“Life, Liberty and the pursuit of Happiness” is one of the most famous phrases in the United States Declaration of Independence. These three aspects are listed among the “unalienable rights” or sovereign rights of man.* But some new research suggests that happiness ain’t all that; Shirley S. Wang reports for the Wall Street Journal:
The relentless pursuit of happiness may be doing us more harm than good.
Some researchers say happiness as people usually think of it—the experience of pleasure or positive feelings—is far less important to physical health than the type of well-being that comes from engaging in meaningful activity. Researchers refer to this latter state as “eudaimonic well-being.”
Happiness research, a field known as “positive psychology,” is exploding. Some of the newest evidence suggests that people who focus on living with a sense of purpose as they age are more likely to remain cognitively intact, have better mental health and even live longer than people who focus on achieving feelings of happiness.
In fact, in some cases, too much focus on feeling happy can actually lead to feeling less happy, researchers say.
The pleasure that comes with, say, a good meal, an entertaining movie or an important win for one’s sports team—a feeling called “hedonic well-being”—tends to be short-term and fleeting. Raising children, volunteering or going to medical school may be less pleasurable day to day. But these pursuits give a sense of fulfillment, of being the best one can be, particularly in the long run.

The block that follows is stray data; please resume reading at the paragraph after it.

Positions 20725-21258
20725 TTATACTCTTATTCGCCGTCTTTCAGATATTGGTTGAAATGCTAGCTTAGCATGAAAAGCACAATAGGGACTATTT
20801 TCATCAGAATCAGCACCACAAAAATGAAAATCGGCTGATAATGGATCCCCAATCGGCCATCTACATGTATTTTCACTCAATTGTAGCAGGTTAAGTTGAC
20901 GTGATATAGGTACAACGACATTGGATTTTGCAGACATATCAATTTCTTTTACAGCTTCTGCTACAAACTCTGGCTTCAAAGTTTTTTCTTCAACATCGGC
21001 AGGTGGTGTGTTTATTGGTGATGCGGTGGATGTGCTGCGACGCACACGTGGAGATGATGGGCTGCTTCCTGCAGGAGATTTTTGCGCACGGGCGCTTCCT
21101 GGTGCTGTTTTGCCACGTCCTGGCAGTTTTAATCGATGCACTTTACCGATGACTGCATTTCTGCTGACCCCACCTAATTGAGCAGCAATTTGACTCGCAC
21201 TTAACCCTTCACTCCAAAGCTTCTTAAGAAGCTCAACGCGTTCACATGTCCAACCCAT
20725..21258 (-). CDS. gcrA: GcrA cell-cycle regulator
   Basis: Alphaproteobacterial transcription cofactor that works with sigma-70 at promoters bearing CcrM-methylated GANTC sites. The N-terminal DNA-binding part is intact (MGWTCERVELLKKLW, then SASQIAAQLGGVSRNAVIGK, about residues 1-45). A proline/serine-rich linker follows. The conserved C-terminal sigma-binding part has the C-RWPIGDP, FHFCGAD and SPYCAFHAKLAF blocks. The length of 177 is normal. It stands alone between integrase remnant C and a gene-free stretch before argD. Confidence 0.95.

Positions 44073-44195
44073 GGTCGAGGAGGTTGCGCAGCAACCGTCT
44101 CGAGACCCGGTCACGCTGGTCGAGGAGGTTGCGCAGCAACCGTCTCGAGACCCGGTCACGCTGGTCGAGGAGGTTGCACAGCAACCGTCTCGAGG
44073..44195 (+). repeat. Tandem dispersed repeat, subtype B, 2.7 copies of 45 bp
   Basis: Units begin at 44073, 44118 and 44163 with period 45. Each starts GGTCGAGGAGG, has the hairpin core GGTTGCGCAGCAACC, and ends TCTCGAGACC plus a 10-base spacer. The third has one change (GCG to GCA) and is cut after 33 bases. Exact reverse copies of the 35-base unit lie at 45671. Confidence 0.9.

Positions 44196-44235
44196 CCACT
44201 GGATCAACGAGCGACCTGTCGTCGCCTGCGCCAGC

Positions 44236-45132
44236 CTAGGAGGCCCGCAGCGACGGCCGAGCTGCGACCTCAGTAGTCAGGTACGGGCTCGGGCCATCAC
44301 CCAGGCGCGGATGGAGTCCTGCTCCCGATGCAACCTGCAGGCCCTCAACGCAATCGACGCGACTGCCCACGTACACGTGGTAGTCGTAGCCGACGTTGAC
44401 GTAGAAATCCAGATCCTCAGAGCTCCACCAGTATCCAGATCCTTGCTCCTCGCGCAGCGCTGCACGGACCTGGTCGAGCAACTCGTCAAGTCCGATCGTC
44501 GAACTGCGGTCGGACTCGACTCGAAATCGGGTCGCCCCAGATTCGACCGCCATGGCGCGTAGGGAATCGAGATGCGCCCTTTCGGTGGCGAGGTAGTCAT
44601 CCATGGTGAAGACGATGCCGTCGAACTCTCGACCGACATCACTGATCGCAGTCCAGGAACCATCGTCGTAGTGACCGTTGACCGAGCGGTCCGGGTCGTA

“Sometimes things that really matter most are not conducive to short-term happiness,” says Carol Ryff, a professor and director of the Institute on Aging at the University of Wisconsin, Madison.
“Eudaimonia” is a Greek word associated with Aristotle and often mistranslated as “happiness”—which has contributed to misunderstandings about what happiness is. Some experts say Aristotle meant “well-being” when he wrote that humans can attain eudaimonia by fulfilling their potential. Today, the goal of understanding happiness and well-being, beyond philosophical interest, is part of a broad inquiry into aging and why some people avoid early death and disease. Psychologists investigating eudaimonic versus hedonic types of happiness over the past five to 10 years have looked at each type’s unique effects on physical and psychological health…
[continues in the Wall Street Journal]
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